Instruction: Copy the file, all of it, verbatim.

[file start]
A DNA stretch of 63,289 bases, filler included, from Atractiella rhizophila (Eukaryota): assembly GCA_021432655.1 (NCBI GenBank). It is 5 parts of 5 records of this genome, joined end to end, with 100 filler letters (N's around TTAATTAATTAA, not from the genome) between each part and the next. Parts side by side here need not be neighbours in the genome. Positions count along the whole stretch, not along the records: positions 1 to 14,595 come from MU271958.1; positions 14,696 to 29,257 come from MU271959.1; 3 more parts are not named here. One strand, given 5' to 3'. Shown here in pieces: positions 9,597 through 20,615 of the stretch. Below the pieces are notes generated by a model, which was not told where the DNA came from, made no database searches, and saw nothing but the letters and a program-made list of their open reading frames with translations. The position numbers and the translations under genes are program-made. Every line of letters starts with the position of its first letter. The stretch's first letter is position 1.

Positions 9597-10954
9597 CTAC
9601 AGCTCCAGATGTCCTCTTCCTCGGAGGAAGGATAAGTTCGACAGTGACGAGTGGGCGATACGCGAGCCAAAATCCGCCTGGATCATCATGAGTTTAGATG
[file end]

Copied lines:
A DNA stretch of 63,289 bases, filler included, from Atractiella rhizophila (Eukaryota): assembly GCA_021432655.1 (NCBI GenBank). It is 5 parts of 5 records of this genome, joined end to end, with 100 filler letters (N's around TTAATTAATTAA, not from the genome) between each part and the next. Parts side by side here need not be neighbours in the genome. Positions count along the whole stretch, not along the records: positions 1 to 14,595 come from MU271958.1; positions 14,696 to 29,257 come from MU271959.1; 3 more parts are not named here. One strand, given 5' to 3'. Shown here in pieces: positions 9,597 through 20,615 of the stretch. Below the pieces are notes generated by a model, which was not told where the DNA came from, made no database searches, and saw nothing but the letters and a program-made list of their open reading frames with translations. The position numbers and the translations under genes are program-made. Every line of letters starts with the position of its first letter. The stretch's first letter is position 1.

Positions 9597-10954
9597 CTAC
9601 AGCTCCAGATGTCCTCTTCCTCGGAGGAAGGATAAGTTCGACAGTGACGAGTGGGCGATACGCGAGCCAAAATCCGCCTGGATCATCATGAGTTTAGATG